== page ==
So I woke up this morning in a freezing cold room to the sound of snow/street sweeper trucks outside of my dorm. Yesterday all the snow melted and this morning it is all back! Gotta love Louisville....
As I continue to move through 1 Peter, very slowly I might add, I was captured by a specific section. 1 Peter 2:13-17 is one of the famous passages about submitting to governmental authority and although this wasn't the point I want to focus on two things that need to be said: 1) As one of my old professors said, no matter what political party you are, God has given us the leader/president that we deserve! 2) For those who are so consumed with political figures, it is interesting the advice that Peter gives, "Honor everyone. Love the brotherhood. Fear God. Honor the emperor." We must honor our leaders, but we are to fear (live in awe/reverence of) God alone.
But moving on, the point that stuck out to me the most was the instruction to the servants in (2:18-25). The word "servants" here isn't the same Greek word (doulos) that we translate slave or servant. This word "servant" is more of a domestic/house servant, which probably included freedmen who lived in a master's home. Masters were not commonly Christians, so he mentions only the duties of the servants. It was in this context of unbelieving masters persecuting their servants that Peter encourages them to endure despite suffering unjustly, because this is a gracious thing in the sight of God. There is so much here, but the gist of it is that the believer/servant of God will and should suffer. This suffering should not be sought out, but through a dedicated life to serving God, one will definitely be wrongfully persecuted.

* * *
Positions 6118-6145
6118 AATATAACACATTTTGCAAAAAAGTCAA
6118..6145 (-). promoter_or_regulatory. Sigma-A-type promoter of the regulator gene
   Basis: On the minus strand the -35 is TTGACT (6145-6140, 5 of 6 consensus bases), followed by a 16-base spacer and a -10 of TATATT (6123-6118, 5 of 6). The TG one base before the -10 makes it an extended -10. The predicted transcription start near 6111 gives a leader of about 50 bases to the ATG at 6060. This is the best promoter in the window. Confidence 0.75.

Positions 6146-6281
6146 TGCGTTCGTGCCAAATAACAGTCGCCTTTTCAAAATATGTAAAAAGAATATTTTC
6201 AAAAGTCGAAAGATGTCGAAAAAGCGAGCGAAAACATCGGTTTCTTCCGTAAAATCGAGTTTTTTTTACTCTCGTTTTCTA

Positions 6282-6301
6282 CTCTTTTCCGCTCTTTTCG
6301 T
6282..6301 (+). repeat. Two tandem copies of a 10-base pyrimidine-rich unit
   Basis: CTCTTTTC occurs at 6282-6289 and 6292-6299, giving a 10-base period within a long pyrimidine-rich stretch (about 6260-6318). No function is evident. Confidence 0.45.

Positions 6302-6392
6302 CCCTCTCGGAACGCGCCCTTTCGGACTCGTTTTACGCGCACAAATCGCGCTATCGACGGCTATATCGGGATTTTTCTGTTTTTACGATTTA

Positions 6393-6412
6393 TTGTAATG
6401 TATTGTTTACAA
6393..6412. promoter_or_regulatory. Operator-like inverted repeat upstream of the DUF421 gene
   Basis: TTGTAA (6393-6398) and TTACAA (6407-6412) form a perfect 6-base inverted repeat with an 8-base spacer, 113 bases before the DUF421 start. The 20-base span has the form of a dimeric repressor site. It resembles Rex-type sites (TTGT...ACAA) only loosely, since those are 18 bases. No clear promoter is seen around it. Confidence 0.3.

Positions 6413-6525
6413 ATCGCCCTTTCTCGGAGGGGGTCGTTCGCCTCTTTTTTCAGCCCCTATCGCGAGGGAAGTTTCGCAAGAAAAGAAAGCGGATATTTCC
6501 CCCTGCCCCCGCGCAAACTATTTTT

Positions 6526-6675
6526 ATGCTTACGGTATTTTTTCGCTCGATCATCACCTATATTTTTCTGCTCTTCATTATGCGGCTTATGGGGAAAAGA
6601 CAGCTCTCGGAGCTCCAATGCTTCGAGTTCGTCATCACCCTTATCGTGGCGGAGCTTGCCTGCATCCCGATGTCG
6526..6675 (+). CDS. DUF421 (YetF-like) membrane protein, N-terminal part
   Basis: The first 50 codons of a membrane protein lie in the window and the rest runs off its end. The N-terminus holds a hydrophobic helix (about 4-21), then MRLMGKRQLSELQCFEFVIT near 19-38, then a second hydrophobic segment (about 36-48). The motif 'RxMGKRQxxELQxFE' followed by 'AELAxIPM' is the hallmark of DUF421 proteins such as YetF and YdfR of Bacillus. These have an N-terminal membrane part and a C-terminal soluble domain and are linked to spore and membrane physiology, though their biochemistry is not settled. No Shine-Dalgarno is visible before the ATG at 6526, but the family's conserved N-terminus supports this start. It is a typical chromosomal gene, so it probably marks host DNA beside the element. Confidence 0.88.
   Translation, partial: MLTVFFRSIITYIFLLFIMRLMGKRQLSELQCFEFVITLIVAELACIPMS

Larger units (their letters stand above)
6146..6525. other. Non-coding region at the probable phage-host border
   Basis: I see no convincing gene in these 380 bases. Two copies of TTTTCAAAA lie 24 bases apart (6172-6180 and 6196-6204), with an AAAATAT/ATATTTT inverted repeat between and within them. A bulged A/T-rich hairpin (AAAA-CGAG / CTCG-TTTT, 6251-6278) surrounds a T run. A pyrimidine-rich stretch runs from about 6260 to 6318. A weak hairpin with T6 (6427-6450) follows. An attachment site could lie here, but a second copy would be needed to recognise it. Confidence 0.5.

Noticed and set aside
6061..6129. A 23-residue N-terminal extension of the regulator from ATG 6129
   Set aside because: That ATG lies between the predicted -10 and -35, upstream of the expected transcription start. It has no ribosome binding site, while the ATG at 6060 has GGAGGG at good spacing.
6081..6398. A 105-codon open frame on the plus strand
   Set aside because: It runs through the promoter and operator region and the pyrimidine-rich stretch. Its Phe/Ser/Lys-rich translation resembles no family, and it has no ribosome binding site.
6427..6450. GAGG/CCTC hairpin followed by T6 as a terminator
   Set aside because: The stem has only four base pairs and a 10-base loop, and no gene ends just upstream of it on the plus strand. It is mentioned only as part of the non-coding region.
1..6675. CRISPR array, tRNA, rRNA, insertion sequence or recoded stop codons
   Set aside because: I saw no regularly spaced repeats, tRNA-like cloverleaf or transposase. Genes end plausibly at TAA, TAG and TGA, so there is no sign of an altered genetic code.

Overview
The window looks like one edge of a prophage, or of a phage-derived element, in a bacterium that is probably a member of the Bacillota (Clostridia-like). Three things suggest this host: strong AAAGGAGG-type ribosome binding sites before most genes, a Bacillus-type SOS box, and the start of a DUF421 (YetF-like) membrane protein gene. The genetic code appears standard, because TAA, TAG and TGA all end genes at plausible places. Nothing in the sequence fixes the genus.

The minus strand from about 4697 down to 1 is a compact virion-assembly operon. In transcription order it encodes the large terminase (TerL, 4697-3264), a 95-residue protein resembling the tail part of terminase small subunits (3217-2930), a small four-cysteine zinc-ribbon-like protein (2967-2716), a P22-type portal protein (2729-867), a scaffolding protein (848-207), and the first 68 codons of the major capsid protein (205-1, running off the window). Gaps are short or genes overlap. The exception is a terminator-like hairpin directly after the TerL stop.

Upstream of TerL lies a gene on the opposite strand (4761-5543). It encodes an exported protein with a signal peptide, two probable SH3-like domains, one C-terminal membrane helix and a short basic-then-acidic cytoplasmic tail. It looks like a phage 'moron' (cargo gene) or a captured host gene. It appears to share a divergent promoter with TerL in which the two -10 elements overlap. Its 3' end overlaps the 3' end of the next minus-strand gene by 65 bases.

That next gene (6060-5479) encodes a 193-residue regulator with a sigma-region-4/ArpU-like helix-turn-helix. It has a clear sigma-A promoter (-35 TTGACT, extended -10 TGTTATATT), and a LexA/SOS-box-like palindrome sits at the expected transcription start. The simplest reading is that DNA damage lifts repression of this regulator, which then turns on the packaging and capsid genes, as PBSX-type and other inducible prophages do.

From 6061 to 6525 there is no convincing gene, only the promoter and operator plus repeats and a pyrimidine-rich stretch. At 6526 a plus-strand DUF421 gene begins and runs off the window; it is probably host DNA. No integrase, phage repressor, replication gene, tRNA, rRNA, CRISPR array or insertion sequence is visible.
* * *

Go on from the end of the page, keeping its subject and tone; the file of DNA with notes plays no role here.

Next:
The place I want to focus on is the first part of verse 20, "for what credit is it if, when you sin and are beaten for it, you endure?" I just talked about being wrongfully persecuted and enduring, but here is a case of being rightfully persecuted and enduring, something that we seem to neglect talking about. Let me illustrate ... if a Christian teenager is going to his local high school and is being publicly and privately persecuted because of his boldness in his faith in Christ that is a wrongfully persecuted person whom God is calling to endure. But let's say that this same Christian student goes to school and is terribly prideful in his faith to others and he might have even given in to some sexual sin and because of those actions receives some form of persecution. So many of us believers are quick to claim any type of persecution as "I'm suffering for the Lord," but the truth could be that we are being called out on our sin by unbelievers.
So my concluding thoughts are this: 1) Servant of Christ, if you are receiving wrongful persecution/suffering due to your bold faith, then endure, for it is a gracious thing in the sight of God because you are following Jesus' example. 2) Servant of Christ, what credit is it if you endure through some persecution/suffering because of your sin? The answer to that is, there is no credit, no benefit. Let us watch how we live in front of unbelievers. In this instance, when we are suffering it very well may be the discipline of God!
Joke of the Day: I hope if dogs ever take over the world and they choose a king, they don't just go by size, because I bet there are some Chihuahuas with some good ideas!